Thursday, October 19, 2006

E-book Challenge Update



Writers are strange creatures when we're under the WIP. Sometimes the pressure makes us doers, achievers and innovators. Other times it turns us into wafflers, procrastinators and fraidy-cats. Add in a rapidly-evaporating deadline, and writers turn into word slingers juggling story dynamite that's oozing rewrite nitro. One wrong move on the page and BOOM, it all falls to pieces.

Folks, we've got less than two weeks left. It's Tough Love time.

I wanted to use this post to assure the self-doubters out there that you don't have to finish anything. The easiest thing in the world to do with a WIP is to shove it in a drawer and make the usual excuses: "I didn't have time to polish/finish/do it right, but I'll get back to it/try again/give it an overhaul another time." No one will bitch at you for missing this challenge, not even me. The world is very understanding about the artist's struggle. Nothing bad will ever be said about a half-finished manuscript in a drawer that no one will ever see. Win/win/win.

Actually I think it's a very smart way to write. You can do whatever you want and you don't have to follow through or finish it. You'll never have to go out on a limb, or be subjected to ridicule, or risk rejection. Your suffering and struggle will snag you lots of sympathy. You'll never get published, and me and the other published writers out here will never have to compete on the shelf with you, but you'll be safe. Maybe after you're dead someone will discover all those partials and do something with them. Litter boxes and bird cages always need liners, right?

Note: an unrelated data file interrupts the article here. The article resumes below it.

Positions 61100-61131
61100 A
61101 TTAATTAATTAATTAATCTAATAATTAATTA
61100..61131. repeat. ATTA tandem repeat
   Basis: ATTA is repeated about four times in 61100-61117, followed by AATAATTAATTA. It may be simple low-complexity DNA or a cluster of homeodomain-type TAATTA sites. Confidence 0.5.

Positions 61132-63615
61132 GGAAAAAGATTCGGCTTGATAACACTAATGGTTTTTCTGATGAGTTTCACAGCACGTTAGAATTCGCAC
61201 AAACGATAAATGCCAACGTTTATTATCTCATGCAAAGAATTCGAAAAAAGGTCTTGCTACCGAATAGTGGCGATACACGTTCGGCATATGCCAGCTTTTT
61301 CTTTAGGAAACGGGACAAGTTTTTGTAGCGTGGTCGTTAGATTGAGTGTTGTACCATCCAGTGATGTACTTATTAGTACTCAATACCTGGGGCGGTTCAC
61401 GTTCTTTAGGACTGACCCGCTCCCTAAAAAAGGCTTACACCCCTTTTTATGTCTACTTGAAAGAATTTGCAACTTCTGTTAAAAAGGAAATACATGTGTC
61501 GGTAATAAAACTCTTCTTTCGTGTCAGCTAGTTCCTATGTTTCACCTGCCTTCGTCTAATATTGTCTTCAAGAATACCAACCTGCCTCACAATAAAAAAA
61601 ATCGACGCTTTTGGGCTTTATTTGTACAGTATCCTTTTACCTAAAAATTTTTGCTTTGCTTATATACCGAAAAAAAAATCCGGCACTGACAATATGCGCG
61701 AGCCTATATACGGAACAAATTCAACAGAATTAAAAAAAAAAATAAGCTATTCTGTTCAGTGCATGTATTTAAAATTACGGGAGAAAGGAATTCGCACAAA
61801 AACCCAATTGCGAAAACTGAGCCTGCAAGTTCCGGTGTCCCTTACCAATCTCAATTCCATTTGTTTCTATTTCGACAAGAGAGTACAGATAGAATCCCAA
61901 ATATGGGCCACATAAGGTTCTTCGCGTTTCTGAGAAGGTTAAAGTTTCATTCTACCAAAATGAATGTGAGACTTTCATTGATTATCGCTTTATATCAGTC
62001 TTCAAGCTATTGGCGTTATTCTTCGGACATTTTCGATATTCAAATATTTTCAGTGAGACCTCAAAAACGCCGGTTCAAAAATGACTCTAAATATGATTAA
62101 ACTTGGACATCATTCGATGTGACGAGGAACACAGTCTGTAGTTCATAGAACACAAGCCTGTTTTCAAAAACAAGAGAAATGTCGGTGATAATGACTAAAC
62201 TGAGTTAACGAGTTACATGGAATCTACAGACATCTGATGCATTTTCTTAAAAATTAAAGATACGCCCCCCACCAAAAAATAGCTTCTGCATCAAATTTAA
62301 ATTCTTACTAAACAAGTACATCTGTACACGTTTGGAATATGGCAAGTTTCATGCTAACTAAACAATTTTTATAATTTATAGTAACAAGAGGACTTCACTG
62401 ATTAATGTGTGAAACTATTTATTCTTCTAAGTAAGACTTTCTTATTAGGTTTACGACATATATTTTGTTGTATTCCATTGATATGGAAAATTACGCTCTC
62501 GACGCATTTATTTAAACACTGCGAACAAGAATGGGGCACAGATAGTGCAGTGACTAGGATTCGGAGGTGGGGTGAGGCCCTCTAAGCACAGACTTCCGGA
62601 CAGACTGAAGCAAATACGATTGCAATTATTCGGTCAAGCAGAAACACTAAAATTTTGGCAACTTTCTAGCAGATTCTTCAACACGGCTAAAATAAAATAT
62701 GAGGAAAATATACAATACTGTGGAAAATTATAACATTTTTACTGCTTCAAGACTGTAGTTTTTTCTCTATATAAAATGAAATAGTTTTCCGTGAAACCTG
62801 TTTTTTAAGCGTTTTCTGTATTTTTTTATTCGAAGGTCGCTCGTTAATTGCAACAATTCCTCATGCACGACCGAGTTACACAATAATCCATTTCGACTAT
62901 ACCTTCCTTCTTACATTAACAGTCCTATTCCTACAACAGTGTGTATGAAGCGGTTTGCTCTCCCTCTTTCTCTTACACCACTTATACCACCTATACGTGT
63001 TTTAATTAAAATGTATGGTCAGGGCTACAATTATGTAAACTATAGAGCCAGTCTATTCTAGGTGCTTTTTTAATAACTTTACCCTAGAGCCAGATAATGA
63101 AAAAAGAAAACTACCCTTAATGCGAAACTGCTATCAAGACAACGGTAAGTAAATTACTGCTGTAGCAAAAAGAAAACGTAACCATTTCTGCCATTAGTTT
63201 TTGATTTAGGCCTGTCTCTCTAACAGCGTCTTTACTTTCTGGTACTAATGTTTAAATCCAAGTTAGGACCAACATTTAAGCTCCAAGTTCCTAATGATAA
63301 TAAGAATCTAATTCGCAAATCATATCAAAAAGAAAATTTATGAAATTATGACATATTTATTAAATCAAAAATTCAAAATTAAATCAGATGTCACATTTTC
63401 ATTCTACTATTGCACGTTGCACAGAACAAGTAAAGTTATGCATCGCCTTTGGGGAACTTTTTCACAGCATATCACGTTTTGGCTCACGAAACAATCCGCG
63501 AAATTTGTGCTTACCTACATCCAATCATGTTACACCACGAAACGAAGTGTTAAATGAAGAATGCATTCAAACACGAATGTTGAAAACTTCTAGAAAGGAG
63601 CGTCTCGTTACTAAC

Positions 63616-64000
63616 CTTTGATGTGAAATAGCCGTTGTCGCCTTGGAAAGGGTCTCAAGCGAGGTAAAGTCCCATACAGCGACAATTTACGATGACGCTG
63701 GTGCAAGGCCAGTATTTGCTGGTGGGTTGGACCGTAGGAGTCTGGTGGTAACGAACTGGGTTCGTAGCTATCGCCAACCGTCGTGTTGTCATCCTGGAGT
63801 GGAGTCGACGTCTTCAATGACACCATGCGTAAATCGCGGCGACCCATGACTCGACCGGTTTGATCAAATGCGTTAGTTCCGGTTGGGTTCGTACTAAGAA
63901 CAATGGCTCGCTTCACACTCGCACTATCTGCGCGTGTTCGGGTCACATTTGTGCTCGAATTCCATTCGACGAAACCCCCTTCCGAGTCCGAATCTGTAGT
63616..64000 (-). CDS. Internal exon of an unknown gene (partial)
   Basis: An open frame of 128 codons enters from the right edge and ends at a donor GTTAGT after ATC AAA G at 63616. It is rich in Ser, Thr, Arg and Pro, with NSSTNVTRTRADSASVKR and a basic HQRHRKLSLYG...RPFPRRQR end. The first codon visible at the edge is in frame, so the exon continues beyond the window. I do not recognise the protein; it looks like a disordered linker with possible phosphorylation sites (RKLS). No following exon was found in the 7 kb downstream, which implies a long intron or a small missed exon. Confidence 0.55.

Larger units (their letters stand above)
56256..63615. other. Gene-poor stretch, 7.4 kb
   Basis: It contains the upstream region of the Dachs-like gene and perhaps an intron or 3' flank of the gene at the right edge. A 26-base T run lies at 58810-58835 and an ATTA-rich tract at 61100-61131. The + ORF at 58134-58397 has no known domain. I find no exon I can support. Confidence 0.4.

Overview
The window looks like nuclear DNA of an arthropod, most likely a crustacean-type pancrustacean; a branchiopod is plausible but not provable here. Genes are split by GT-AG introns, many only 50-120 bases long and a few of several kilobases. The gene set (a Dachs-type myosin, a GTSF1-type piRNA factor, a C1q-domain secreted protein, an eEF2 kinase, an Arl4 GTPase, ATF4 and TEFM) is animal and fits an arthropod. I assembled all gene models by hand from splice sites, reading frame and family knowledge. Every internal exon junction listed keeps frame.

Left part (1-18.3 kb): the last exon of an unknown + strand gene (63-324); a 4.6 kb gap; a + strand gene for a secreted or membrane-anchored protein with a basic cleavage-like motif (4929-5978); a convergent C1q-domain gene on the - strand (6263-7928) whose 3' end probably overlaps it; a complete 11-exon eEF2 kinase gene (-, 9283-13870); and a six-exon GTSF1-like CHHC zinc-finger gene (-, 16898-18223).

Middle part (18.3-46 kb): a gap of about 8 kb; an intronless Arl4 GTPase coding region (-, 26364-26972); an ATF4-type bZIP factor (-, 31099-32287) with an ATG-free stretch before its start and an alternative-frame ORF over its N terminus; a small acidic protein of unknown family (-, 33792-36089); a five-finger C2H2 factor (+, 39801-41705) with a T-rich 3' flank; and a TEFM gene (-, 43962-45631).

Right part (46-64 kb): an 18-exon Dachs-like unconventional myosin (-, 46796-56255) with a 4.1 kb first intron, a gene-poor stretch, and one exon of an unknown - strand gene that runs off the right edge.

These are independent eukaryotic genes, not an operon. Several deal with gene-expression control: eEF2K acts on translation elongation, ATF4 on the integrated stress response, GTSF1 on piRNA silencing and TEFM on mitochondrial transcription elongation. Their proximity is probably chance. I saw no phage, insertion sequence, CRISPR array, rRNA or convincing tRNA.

If I happen to think you're better than that, that you have more spine than that, then I could just be wrong. Sometimes I am. Not often, but sometimes.

I know a lot of you have already finished and have your links ready for me, so now for the all-important link e-mail instructions (which will be repeated again next week and in the days just before October 31st):

E-mail me at PBWChallenge@aol.com with the following:

The title and byline for your e-book

Example: Midnight Blues by Lynn Viehl

The URL for your e-book download file, or the URL for where your e-book can be read online.

Example: http://pbackwriter.blogspot.com

Optional (this will be included with your link listing on PBW):

A short (25 words or less) premise, teaser or description of your e-book.

Example: Lonely vampire cop fights to save human nun from immortal sadist who wants them both.

What genre, if any, your e-book is written in.

Examples: Dark Fantasy, Science Fiction, Fantasy, Romance, Mystery, Crime Fiction, etc.

Note: Do not send me the file for your e-book or any attachments.

13 comments:

  1. Looks like my previous post was sucked up into the tornado of cyberspace, crushed, then scattered to the four winds.

    So, I'll repeat:

    I love the newspaper piece, although I wanted to read the third, blocked column, too.

    My Challenge piece is almost ready to go, but I have one question: how do I post the .pdf file to my blog?

    Anyone?

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  2. Also one question:

    If we're posting more than one piece (say, for example, two very different short stories, or a short and a novella), do you want the URL for both, and quickie teasers for both, or would you rather we limit ourselves to a specific one for the challenge?

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  3. Jaye wrote: Looks like my previous post was sucked up into the tornado of cyberspace, crushed, then scattered to the four winds.

    Blogger was acting very squirrelly last night, Jaye. It took me an hour just to get the post published.

    I love the newspaper piece, although I wanted to read the third, blocked column, too.

    I'd love to read it, too, but I think it's just some letters (I made it with the Newspaper Clipping generator.)

    My Challenge piece is almost ready to go, but I have one question: how do I post the .pdf file to my blog?